Remember when Web services standards (WS-*) were there to obviate the need for all that heavy lifting around components and object brokering? Just elevate the applications communications to semantic loosely coupled chit chat, they said. Microsoft used it all to show how oh, so open they are after all. Sun said all you really needed were Java Web services, whatever those are. No wonder Sun is now giving it all away.
Well, now with SCA/SDO for SOA we're elevating the role of the component model again. Heave! This time above the Web services wire protocol complexity we go. Now it's the tightly coupled approach to the rescue, sans the reliance on a single environment. Java, .NET, please take a back seat.
As usual, this exercise is not about peeling the layers back from an onion -- only to find more layers. It's actually adding more layers to the onion in order to hide the lower layers, which are too complex, as you know. And you'll probably need better runtimes and hardware to run it all because level 16 is emulating level 14 to level 9, which is translated to level 15, etc. etc.
This time the new required layer to provoke simplicity to hide the complexity will result in ... More necessary investment from the enterprises in more software infrastructure to reduce the complexity that the last round of investment has necessitated. All the noise, noise, noise! Baah, humbug.
Now, I see the logic for these vendors in taking computer science to the next level. And I know it's still too hard for business logic-focused developers to create munged and composite applications with nascent GUI tools. I know, surely, that Microsoft is in love with SOA like a spider loves flies. But I do wonder whether today's enterprises might not really, truly, finally be getting ready to punt this expanding onion of application integration and ubiquitous data access mess for good.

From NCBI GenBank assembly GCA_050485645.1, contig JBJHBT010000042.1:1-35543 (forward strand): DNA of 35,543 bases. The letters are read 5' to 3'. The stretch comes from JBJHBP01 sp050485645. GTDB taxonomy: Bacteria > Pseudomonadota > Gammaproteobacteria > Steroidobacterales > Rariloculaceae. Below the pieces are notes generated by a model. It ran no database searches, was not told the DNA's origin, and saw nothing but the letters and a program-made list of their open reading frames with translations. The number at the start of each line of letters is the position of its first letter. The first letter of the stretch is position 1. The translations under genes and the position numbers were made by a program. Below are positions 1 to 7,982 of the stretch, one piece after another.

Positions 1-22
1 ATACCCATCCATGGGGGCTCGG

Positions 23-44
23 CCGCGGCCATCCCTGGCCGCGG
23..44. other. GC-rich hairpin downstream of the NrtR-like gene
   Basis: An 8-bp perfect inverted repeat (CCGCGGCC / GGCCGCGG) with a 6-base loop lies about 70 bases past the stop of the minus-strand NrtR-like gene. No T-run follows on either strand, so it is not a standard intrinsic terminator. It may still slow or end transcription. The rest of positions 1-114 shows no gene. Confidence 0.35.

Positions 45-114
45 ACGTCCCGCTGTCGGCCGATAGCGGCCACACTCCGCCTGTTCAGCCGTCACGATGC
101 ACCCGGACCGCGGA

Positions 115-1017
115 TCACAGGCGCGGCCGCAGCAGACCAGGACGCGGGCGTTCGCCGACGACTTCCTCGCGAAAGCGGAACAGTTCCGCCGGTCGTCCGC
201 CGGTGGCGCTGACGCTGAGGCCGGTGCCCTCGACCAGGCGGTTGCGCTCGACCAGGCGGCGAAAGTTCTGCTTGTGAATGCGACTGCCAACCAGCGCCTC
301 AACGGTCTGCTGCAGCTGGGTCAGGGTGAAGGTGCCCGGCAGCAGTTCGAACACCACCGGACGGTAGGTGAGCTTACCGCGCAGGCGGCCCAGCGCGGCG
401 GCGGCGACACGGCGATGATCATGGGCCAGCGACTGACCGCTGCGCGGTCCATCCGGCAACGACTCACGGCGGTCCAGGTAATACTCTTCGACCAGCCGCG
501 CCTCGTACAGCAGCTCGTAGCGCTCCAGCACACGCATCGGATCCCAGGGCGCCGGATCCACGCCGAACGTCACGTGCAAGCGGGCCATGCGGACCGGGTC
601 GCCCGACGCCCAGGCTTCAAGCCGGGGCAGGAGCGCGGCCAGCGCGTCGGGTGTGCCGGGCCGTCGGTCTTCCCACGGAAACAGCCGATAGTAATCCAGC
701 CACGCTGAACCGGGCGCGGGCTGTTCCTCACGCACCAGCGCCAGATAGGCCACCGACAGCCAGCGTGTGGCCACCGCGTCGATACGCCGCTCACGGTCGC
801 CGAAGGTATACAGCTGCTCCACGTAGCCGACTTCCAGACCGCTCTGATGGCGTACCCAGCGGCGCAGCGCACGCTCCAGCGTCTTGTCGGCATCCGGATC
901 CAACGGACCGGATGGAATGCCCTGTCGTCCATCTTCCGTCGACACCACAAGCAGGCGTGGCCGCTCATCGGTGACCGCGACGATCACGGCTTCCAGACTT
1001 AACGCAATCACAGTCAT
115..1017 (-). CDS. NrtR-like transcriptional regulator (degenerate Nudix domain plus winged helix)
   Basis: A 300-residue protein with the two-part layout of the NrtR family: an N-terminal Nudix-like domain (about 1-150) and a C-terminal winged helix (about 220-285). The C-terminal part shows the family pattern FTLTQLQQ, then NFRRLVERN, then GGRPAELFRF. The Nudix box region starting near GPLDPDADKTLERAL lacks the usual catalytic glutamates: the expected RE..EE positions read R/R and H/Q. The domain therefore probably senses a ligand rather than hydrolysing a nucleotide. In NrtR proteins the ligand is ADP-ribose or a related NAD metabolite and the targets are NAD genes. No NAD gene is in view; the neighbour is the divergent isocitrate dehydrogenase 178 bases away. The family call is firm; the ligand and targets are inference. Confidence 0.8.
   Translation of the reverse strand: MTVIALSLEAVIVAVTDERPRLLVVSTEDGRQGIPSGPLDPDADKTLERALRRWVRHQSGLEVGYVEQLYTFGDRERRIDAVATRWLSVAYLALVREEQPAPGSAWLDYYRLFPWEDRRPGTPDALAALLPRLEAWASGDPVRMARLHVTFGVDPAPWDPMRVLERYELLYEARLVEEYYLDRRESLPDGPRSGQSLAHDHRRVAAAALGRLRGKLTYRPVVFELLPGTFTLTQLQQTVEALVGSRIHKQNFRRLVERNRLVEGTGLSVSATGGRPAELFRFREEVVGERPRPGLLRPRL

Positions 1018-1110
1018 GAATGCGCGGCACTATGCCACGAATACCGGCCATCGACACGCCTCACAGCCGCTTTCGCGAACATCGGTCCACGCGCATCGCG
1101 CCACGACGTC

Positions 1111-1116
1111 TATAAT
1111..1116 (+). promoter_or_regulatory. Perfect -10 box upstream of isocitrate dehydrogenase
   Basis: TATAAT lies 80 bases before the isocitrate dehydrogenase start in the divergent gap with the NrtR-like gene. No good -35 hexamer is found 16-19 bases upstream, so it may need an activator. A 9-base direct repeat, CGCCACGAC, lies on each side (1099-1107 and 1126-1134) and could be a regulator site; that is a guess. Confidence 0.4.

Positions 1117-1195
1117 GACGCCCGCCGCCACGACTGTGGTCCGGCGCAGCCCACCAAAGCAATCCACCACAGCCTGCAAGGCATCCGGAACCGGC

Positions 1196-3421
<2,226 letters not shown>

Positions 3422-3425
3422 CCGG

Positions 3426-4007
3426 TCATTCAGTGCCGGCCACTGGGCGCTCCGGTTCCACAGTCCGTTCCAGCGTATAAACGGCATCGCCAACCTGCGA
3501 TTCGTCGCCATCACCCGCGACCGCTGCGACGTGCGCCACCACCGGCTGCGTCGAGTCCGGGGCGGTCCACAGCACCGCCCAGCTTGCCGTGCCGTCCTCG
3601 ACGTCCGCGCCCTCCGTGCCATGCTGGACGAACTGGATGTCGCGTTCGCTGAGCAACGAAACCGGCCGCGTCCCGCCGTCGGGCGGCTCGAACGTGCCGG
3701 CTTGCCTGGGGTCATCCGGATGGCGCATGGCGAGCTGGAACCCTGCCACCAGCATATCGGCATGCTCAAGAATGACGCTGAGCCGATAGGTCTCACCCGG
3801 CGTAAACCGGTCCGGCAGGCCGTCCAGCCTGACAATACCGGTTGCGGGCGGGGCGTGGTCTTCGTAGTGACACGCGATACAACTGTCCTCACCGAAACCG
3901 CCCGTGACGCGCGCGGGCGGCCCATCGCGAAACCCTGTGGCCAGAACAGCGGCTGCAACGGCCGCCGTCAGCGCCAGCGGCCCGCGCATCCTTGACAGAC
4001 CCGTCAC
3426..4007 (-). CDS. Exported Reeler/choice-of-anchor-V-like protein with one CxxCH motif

I wish the major software vendors well with SCA/SDO for SOA. I hope it makes application interactivity easier. I really want to see additional standardization of acess to the resources for business data and logic, regardless of the underlying platform. I do.
And, hey, I'm okay with separating the assembly of business logic from the underlying wire protocols. Do it. Perhaps they are right, and a significant portion of the "services" assembled in an SOA will be from the same container type, and therefore assembly can be automated, err ... standardized, based on tight association between the tools and the middleware. Fine. Either way, same or hetero. Fine.
I just have sneaky suspicion that Adam Bosworth may be on to something, and that AJAX, RISK, Web 2.0, and the ad model (not component model) wave will be pushed higher and faster by such efforts as SCA/SDO for SOA. Then maybe we can look to Google, Salesforce.comanche, Comcast, and at&t to manage the onion soup. The rest of us can then just use the apps and do business, and to hell with the next new way to simplify application integration.